Renowned for their fusion of operatic and symphonic music with technical death metal, Fleshgod Apocalypse has woven a dramatically dark portrayal of human nature on Veleno. Opera, as a revealing, larger-than-life dramatisation of emotion, scaffolds Fleshgod’s complex conceptual vision on multiple levels, and Paoli elaborates: “We use the music as much as possible to underline the meaning of the songs, but in just an artistic way, we use opera singing, and the reason we do symphonic is also because it’s part of our heritage, part of our tradition, and we really like to integrate it in our music. When we try to create this dark, very heavy atmosphere is because the subject is dark and heavy as much as the music. When I talk about superstructures like religion or philosophy, you try to find your answers in something else, you abandon for a second your rationality, and you try to find a way to master what you don’t understand. And every time this happens, you somehow move Man from his position [as master of himself] … you expect someone else will fix your problems, from outside. They are deciding your destiny, and this is what we wanted to underline in the music, with the dramatic atmosphere that is somehow a bigger feeling, you know, … Man is too weak to master himself. It’s hard to explain, it’s very philosophical. In the end the point is this: in the album we tried to make analogies of this relationship that you have with human nature, and when we have to deal with something we don’t understand, or is completely unexpected, we try to put this in a box and control it, and this box is made of laws, made of rules, this kind of superstructure that we create. Obviously this restricts our freedom. We should be careful to relate freely, and respect others, progress as a society, without doing this. This condition in which Man is so poor, he forgets how to think with rationality, he tries to find the easiest solution for himself, its very sad and the nature of evil, after all, that’s we try to recreate and underline this darkness, this … how do you say … terrible feeling, very obscure atmosphere, with this dark and obscure music.”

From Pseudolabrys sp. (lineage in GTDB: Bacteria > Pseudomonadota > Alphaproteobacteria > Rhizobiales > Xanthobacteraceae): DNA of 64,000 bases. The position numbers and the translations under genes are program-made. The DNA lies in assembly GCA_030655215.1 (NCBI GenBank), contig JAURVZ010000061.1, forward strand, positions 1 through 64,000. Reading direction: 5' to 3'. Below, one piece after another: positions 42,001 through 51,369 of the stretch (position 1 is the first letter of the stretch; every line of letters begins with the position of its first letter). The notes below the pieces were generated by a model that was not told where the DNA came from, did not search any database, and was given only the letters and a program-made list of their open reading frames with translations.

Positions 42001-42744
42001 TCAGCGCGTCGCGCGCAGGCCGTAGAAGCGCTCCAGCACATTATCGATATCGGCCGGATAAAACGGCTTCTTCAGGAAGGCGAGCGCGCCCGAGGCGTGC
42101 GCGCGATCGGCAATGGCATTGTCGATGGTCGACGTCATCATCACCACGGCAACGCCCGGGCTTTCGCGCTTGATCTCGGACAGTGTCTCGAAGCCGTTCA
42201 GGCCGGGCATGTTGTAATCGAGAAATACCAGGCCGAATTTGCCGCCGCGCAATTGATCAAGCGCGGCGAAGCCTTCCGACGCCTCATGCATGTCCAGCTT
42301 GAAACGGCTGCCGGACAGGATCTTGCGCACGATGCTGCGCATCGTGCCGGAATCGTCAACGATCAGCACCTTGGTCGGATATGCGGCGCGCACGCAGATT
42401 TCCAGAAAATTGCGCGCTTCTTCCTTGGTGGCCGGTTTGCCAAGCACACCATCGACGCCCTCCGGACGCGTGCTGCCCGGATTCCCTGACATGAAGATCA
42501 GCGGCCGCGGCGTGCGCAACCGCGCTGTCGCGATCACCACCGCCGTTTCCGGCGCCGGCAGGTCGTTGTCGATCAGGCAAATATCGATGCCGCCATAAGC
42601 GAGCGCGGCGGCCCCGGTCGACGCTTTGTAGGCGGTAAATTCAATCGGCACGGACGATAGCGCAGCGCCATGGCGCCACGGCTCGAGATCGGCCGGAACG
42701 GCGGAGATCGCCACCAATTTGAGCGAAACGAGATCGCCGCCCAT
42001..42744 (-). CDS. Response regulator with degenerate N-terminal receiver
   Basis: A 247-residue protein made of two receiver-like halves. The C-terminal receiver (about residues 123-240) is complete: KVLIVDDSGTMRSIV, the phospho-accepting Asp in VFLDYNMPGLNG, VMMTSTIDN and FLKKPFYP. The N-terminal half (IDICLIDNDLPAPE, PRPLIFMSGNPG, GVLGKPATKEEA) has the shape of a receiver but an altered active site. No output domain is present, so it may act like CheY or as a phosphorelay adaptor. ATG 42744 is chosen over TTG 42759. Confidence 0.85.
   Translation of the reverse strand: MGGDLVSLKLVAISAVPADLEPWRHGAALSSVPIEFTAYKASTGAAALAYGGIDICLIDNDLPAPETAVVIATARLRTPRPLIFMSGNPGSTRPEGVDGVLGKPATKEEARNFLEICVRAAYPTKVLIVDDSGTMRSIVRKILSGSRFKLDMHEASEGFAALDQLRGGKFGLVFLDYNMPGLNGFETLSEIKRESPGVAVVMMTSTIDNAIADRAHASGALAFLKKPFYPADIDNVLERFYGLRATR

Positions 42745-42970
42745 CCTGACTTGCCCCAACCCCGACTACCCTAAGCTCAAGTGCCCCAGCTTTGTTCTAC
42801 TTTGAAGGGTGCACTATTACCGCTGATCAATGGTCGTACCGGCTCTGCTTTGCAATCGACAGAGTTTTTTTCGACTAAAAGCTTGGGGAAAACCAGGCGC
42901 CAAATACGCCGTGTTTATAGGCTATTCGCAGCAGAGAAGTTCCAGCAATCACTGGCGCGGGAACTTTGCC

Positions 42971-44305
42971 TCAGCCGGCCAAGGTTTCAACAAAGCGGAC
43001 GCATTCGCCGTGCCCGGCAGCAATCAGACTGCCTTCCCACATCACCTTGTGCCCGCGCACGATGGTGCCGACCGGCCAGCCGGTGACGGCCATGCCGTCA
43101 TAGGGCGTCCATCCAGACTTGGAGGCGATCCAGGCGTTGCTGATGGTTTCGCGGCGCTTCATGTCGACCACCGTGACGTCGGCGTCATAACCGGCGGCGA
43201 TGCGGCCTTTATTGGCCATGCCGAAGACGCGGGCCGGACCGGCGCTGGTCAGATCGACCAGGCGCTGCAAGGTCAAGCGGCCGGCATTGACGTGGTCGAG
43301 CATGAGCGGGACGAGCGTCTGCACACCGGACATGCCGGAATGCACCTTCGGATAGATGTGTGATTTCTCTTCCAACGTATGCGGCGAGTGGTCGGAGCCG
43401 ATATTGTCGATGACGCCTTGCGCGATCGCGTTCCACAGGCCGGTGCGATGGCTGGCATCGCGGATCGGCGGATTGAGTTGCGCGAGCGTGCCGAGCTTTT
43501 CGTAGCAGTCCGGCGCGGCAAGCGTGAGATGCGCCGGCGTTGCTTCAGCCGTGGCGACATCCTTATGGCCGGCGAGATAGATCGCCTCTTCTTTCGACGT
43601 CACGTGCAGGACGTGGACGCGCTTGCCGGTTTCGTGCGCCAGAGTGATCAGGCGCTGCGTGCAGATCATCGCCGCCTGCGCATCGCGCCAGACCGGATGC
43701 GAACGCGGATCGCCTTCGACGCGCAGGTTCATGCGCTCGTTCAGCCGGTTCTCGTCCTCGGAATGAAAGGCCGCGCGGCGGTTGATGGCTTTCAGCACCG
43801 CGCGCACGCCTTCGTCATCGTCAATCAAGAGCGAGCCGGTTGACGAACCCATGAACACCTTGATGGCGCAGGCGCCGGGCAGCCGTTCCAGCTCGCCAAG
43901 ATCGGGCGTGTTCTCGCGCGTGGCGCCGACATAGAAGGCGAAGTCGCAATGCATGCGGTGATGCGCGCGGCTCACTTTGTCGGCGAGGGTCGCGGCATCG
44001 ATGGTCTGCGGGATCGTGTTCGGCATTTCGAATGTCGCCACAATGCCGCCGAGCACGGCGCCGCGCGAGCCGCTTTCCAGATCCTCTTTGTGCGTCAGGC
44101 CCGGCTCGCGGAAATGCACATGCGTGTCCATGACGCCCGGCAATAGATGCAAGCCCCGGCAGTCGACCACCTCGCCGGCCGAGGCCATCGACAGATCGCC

When I talk about superstructures like religion or philosophy, you try to find your answers in something else, you abandon for a second your rationality, and you try to find a way to master what you don’t understand.
[ Francesco Paoli ]
This obsession with the dark and frightful, and a clear discontent with standard musical formulae suggest some strong influences from specific classical music periods, in particular the Romantic era. “Yes, the most of the influences are from the Romantics,” Paoli notes, “we tried to integrate them as possible, even involuntarily … but technically there’s some stuff that we tried to integrate, there’s a lot of inspiration from the Romantics, and of course as we are Italian, we have the opera. So these would be the most important periods of classical music that inspires us: Romantics and opera. Of course you can find also stuff from Bach, Mozart, especially on the last two albums there’s a lot of Wagner, Mahler. The new one [Veleno], the songs are a bit more dreamy, some are very, very heavy, a little bit comedic, a little bit more like Shostakovich …technically, we took the most from the Romantics.”
Bringing death metal and symphony together is an impressive feat of composition. Nonetheless, Paoli has readily embraced the delicate task that composing across these genres, as he reflects on this process; “Actually, this is the biggest achievement we can reach,” he states, “you know, the hardest part is to mix these two worlds. They have a lot in common, but sound-wise there are some concepts you have to reconcile, we have to find the right balance, try to make room for both of them. Some songs are, yeah, more death metal and some others are more symphonic on this album, so they may be more mixed in the album, not just in the songs, … in the end, its the biggest problem that we have when we compose, we want to come up with something good … with Veleno … maybe it’s experience, we have reached the right balance, it’s a very balanced mix between these two worlds … it’s the hardest thing to do but in the end the most satisfying, when you reach your goal.”